Meander is a good PC version of an innovative abstract board game from The Netherlands. Frequent visitors may wonder why I decide to review a freeware game that in my opinion does not merit our "top game" tag - the answer is that I think the concept is worth more attention even if the execution is flawed. Besides, fans of abstract board games may want a copy of the real thing because of the game's tactile quality and unique physics-based premise.
The Meander board game is an abstract tile-laying game for two players. Each player attempts to create paths connecting two opposite edges of the grid-like board, which is really a tray in which you place tiles. The tiles come in four path configurations - cross, double bends, and two kinds of shunt - all four sides of which have are "open." Think of the tiles in Pipe Dreams, and you will have a good idea of what they look like. Players take turns drawing tiles at random and adding them to the board, one at a time. After the board is completely filled up, each player then places five marbles along his edge of the board, then lifts that edge to create a slope. The laws of physics determine the outcome as marbles roll down, through the network of paths created during the game. Your goal is to see all of your marbles travel unimpeded to the opposite side, while shunting or trapping your opponent's marbles in cup-shaped curves with no exit. The player with the most marbles on the opposite edge of the board wins the game. Although it sounds too simple, Meander actually requires some thought. Since the first tile is placed in the center of the board and all subsequent tiles must touch a tile "in play," there are tactical decisions about which areas of the board you want to open up, and the order you want to do it.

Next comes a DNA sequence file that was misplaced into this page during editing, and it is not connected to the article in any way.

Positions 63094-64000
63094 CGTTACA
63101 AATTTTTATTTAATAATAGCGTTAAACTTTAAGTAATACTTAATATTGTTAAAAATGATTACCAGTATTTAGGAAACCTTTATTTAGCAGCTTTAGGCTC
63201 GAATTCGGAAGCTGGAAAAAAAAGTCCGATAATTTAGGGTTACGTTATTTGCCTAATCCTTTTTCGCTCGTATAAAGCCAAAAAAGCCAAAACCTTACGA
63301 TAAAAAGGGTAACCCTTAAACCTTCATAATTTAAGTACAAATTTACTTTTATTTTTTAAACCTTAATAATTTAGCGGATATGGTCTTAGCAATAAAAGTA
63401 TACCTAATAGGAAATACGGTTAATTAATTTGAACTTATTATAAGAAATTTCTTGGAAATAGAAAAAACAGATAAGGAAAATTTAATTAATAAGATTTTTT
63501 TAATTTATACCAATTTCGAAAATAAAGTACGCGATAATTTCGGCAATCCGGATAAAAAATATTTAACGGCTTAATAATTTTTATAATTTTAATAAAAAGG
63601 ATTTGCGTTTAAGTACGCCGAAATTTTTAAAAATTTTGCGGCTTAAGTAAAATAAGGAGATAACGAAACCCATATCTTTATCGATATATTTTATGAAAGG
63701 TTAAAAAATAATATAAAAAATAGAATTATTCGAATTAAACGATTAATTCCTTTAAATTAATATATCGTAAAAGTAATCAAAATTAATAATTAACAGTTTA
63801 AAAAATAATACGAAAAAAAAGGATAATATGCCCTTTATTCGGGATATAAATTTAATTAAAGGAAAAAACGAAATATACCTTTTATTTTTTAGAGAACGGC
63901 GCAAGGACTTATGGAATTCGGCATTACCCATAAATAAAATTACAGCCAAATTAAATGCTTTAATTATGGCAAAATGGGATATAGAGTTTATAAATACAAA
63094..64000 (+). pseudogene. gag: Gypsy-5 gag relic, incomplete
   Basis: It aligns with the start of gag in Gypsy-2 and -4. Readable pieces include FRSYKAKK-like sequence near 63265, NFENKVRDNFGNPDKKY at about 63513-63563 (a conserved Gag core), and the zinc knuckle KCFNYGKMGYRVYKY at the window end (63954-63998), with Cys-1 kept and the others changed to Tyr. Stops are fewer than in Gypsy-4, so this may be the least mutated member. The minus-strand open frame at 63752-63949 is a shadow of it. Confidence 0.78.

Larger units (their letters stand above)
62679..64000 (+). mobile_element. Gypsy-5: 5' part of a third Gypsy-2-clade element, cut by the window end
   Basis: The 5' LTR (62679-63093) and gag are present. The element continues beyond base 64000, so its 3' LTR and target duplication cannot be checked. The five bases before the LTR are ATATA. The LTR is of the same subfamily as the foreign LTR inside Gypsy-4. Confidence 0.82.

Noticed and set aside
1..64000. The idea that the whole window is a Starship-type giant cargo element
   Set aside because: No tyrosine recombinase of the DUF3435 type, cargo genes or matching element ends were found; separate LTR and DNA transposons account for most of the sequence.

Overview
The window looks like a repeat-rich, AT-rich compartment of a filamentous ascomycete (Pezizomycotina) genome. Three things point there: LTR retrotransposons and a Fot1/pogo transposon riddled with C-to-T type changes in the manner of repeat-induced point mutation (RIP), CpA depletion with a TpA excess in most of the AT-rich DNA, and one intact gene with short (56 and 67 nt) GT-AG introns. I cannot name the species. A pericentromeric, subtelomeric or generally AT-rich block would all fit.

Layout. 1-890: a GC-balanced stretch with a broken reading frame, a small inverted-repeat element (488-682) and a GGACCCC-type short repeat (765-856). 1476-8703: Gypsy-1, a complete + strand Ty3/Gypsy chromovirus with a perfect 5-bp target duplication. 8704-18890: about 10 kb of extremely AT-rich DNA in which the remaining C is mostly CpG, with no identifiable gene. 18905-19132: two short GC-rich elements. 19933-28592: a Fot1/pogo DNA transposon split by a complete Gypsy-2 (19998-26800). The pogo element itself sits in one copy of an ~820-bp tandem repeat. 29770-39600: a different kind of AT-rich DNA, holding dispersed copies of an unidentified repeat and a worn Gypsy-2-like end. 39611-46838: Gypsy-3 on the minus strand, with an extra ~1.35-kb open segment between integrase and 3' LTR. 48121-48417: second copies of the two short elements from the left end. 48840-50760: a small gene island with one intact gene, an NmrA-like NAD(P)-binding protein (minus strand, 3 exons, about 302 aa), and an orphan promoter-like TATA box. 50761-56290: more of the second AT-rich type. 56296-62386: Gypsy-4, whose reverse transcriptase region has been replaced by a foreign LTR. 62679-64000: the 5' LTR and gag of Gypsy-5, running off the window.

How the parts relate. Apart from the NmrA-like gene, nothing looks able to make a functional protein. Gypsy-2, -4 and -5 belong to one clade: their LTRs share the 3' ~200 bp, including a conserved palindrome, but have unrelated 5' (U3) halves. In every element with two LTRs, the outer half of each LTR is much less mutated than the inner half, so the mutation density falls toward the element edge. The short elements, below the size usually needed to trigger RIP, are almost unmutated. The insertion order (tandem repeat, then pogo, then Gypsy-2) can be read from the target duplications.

This minimalist PC version by ID Gaming has one big advantage over the board version: the balls behave much more consistently, since their behavior is dictated solely by "pure" laws of physics (gravity, momentum, etc.) without imperfections inherent in the board version (e.g. the angle you tilt the board naturally affects the balls' course as well as their speed). But unfortunately this PC version does not change the game's biggest flaw: the fact that the game's cool physics-based rules matter only rarely: marbles tend to go along predictable courses that hardly differ from the shortest path you might expect from a flat board.
Meander is one of those few original games that you really want to like, but really cannot due to flimsy gameplay. With more rules and variations, it will definitely merit our top game tag. As it stands, though, it is just a curious little coffee-break game that is worth a look more for the original premise than actual fun.
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